Top Ten Ways to Improve Colon Cancer Survival Rates

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Question: Top Ten Ways to Improve Colon Cancer Survival Rates

What are the top ten ways to improve colon cancer survival rates?


When it comes to improving colon cancer survival rates, it's never too late to start. Even after a diagnosis of colon cancer, everyday choices and decisions can affect health. Some lifestyle, diet, and health choices may even reduce the risk of colon cancer recurrence!

Top Ten Ways to Improve Colon Cancer Survival Rates

  1. Get Screened: Screening is the number one way to improve colon cancer survival, because it ensures that more people with colon cancer are diagnosed early, before cancer has spread beyond the colon. When colon cancer is caught early, it is much more likely to be curable. Colon cancer screening increases the number of people for whom colon cancer is caught early when it's most treatable.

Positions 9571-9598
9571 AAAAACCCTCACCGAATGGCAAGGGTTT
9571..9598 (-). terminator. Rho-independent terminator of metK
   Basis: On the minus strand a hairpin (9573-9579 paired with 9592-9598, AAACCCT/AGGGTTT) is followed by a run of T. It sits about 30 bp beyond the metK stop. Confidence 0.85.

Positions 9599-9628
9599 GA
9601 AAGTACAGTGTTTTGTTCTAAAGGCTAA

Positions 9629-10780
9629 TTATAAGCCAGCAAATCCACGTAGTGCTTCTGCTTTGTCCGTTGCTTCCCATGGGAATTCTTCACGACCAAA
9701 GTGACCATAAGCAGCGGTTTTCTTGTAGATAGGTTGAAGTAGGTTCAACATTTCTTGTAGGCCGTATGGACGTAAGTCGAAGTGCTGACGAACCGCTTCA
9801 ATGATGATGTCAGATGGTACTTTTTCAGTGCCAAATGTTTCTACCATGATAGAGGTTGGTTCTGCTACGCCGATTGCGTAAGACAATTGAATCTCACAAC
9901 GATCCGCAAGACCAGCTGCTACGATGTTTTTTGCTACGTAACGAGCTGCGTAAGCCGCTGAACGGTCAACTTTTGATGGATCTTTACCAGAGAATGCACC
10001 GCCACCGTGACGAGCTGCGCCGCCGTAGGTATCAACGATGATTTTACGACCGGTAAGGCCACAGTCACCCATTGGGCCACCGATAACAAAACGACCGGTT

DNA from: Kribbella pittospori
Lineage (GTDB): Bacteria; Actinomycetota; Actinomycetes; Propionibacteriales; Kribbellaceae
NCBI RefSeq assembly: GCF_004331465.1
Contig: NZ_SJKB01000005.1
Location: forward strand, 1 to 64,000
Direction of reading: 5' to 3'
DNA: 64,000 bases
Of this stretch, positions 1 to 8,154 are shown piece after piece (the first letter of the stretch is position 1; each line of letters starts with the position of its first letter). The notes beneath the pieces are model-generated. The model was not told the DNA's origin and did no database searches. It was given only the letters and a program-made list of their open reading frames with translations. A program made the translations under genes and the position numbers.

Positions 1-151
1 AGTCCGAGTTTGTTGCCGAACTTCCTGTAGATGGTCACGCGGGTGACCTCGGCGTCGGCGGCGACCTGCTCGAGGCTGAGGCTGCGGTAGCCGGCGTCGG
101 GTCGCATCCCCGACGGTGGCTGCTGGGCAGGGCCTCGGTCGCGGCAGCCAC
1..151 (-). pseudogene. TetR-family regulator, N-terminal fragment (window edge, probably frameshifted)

2. Consider Aspirin: Aspirin has received attention for its ability to reduce colon cancer risk. Now colon cancer experts suspect that taking aspirin after a diagnosis of colon cancer can improve survival. Don't start aspirin without first talking to your doctor. Some people cannot tolerate aspirin and for others, aspirin may not mix well with other medications you are taking. Check with your doctor to see if aspirin can help you.
  3. Ask About Vitamin D: Numerous studies suggest that having good vitamin D status (enough of the vitamin in your body) reduces colon cancer risk. The latest research points to the potential importance of vitamin D for colon cancer survivors. Better vitamin D status is linked with better survival after colon cancer diagnosis. New vitamin D recommendations were released in November 2010. With these in mind, ask your doctor to test your vitamin D levels and to advise you on supplements if your levels are low.